The index mark on the scope body also didn’t quite line up with the markings on the scope turrets. This wasn’t so bad that accurate adjustments weren’t possible, but it’s a little obnoxious for a scope costing this much. The LR/T made up for this somewhat with a great finish, clear markings, a well-designed reticle, and reticle illumination with more brightness settings than offered on the NXS.

Bushnell
Bushnell Elite 3200 10x40mm

In last place was the Japanese-import Bushnell 3200, which really never had a chance of competing with the other two optics in the first place. Unlike the other two scopes it is unable to adjust over a range of magnifications or to correct for parallax at distances other than 100 yards. The green-on-black markings were more difficult to read and the scope is overall very plain in appearance as well as reticle layout.

The finish appears thinner and more reflective than that of the other scopes. Surprisingly, the elevation and windage adjustment clicks were more positive than those on the Leupold LR/T and overall the Bushnell’s turrets felt much less mushy, though it did have a substantial offset between the turret markings and the index line on the scope body.

Range Performance

Leupold Sunset

The main factors I was concerned with in terms of scope performance were optical clarity and adjustment accuracy. A good optic should present the brightest and clearest target image possible and also make accurate and consistent adjustments to the reticle. All three scopes were used on the same rifle for their evaluation on the range which consisted of observing and engaging a 12” steel plate at 500 yards to gauge image clarity, as well as a “box drill” to evaluate the accuracy and consistency of elevation and windage adjustments.

The Nightforce NXS and Leupold Mark 4 LR/T came out pretty evenly in terms of clarity. The superb glass used in both scopes made for much greater light transmission that was possible with the Bushnell 3200. My 12” target was clearly visible and defined even under heavy cloud cover which diminished the amount of ambient light. The difference in image clarity between the high-end scopes and the Bushnell actually made it seem like I had a bit more magnification on the NXS and LR/T than I did with the Bushnell.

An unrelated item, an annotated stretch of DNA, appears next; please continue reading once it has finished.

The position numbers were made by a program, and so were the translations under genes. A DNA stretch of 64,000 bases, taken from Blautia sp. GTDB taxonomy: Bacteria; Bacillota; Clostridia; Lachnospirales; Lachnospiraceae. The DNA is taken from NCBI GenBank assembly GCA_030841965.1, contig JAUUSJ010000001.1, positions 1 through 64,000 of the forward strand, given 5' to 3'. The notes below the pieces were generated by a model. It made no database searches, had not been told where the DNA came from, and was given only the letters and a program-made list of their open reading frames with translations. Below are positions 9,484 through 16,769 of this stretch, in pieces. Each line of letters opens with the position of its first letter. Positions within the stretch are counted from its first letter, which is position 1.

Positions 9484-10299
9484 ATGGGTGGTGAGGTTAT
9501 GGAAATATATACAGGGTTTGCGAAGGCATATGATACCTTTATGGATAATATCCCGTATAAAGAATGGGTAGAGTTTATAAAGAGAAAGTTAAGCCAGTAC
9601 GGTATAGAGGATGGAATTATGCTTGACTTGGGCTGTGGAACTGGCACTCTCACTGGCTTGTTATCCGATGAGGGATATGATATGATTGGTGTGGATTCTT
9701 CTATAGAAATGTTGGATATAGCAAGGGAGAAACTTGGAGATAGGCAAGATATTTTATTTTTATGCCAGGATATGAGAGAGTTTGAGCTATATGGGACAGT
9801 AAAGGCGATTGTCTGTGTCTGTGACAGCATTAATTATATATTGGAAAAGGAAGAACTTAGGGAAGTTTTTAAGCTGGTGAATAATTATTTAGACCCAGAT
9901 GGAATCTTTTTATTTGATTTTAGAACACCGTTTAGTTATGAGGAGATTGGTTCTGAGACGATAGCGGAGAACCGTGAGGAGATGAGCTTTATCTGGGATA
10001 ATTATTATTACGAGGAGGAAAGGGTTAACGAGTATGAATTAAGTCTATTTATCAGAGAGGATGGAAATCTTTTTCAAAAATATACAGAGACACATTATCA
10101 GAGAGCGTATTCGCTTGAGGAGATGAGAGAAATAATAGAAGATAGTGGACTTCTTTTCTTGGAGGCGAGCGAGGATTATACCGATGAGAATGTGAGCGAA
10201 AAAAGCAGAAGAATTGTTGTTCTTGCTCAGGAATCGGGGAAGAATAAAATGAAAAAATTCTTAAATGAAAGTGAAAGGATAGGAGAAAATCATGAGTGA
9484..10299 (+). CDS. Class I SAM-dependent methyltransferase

Nightforce M&P15

This isn’t to say that the Bushnell was useless, far from it in fact. While the colors weren’t as bright and the edges of objects weren’t as crisp, I was still able to Identify and engage my target consistently with the budget scope. I could envision difficulties arising at longer ranges or different lighting conditions but in all honesty the Bushnell worked okay.

box drill target

What really surprised me while shooting the three scopes is that in terms of adjustment accuracy and repeatability it was a wash between all three optics. That’s right, there was no discernable difference between the $200 Bushnell and the $2,000 Nighforce in my test. At 100 yards all three scopes produced windage and elevation shifts on paper that were consistent with the impact shift predicted by the adjustment turrets. Furthermore, all three scopes returned right back to zero after being adjusted to the limits of their elevation and windage range.

The Final Verdict

It’s pretty clear that higher end scopes like the Nightforce NXS and Leupold Mark 4 LR/T are better optics than the much lower-priced imported scopes like the Bushnell 3200, but the question many shooters have is whether the increases in flexibility, clarity, and perhaps durability are really worth the extra money. While I can’t give an objective answer to that, I can say that while the premium scopes offer premium performance, it would seem that you don’t have to empty your bank account to have a perfectly functional optic.